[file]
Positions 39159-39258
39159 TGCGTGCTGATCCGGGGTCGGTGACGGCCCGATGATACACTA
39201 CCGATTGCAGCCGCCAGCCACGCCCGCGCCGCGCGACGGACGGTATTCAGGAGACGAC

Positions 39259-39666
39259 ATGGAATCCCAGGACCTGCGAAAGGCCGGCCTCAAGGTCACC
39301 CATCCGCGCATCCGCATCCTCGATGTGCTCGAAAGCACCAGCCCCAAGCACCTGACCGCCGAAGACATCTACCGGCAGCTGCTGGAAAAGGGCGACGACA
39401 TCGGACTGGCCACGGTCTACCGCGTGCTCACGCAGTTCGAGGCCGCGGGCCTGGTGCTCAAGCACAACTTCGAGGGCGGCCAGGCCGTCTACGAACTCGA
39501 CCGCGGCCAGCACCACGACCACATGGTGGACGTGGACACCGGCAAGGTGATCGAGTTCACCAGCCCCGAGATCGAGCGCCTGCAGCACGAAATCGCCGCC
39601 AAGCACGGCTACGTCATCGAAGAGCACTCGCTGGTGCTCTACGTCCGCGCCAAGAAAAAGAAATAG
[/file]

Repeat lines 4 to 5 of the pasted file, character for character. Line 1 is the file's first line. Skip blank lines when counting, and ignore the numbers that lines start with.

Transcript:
Positions 39259-39666
39259 ATGGAATCCCAGGACCTGCGAAAGGCCGGCCTCAAGGTCACC